The following is an article I have written on what the skeletal record can tell us about dinosaur behaviors. It will be written here in several parts with citations at the bottom of each.
Examination of giant long-necked dinosaurs (sauropods) challenges many perspectives. An animal that dragged its tail on the ground should routinely leave a tail drag within fossilized trackways, but tail drag impressions are rare. Skeletons provide additional information. Select areas of the tail in some sauropod specimens have vertebrae fused to one another, as noted in this National Museum of Natural History diplodocus exhibit speciman shown below. (Rothschild and Berman 1991). The fusion occurs at a specific location in the proximal caudal vertebrae, approximately two-sevenths of the distance down the tail from the hip (sacrum). This specific location is noteworthy, as mechanically it would strengthen that area of the tail as a buttress. Civil engineers tell us that cantilevered structures require buttressing approximately two-sevenths of the distance from their main attachment (analagous to the sacrum in sauropods). This buttressing through fused caudal vertebrae is present in half of Diplodocus and Apatosaurus skeletons examined, and they could not have dragged their tails. Sauropods are now illustrated with tails extending aloft horizontally in line with the sacrum.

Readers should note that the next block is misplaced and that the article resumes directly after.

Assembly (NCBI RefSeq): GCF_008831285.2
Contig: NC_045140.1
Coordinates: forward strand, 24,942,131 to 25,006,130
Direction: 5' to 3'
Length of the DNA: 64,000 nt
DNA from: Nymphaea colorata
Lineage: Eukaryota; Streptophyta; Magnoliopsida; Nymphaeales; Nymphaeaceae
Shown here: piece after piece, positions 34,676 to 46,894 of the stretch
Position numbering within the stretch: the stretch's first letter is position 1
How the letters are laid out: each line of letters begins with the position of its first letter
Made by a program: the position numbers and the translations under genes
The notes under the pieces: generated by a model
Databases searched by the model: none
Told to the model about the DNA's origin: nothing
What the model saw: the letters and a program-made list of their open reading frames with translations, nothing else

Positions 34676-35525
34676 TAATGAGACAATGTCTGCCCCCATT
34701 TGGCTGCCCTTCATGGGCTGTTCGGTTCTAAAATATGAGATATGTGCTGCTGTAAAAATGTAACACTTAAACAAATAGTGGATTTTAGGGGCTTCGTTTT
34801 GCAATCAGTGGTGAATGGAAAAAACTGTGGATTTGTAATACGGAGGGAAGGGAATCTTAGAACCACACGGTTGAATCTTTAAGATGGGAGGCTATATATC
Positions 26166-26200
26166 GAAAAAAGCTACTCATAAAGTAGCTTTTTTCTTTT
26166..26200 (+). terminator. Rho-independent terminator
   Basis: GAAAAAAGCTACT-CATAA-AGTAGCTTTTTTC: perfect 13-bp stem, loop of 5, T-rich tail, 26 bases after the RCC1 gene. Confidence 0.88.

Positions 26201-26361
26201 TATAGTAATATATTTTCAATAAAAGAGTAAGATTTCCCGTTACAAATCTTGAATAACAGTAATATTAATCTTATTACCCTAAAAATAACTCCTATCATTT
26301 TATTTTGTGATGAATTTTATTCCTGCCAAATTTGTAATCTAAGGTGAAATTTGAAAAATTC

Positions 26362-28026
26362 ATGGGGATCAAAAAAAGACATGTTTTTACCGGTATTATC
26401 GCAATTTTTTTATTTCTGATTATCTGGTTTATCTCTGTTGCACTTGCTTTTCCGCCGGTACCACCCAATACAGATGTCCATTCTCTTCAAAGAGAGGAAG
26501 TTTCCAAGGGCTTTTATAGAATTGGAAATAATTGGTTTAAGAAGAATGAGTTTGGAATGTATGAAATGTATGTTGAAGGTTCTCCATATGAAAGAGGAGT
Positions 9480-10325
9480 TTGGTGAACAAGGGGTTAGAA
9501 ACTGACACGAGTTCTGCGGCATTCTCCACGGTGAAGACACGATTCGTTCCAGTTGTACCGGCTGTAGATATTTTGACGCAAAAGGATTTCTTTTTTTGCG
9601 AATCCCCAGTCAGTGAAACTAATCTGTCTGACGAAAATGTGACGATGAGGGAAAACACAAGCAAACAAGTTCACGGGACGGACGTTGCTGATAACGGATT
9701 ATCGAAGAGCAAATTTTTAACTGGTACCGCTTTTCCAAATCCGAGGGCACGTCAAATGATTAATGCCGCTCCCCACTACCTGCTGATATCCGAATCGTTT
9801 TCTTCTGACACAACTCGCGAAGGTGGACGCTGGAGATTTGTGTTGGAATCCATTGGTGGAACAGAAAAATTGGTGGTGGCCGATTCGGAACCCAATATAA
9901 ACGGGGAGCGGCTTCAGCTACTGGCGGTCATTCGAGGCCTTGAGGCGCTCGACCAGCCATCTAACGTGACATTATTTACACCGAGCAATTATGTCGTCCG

Rothschild, B. M. and Berman, D. S. 1991 Fusion of caudal vertebrae in Late Jurassic sauropods. Journal of Vertebrate Paleontology 11:29-36.
Coming in Part 2: Translating the skeleton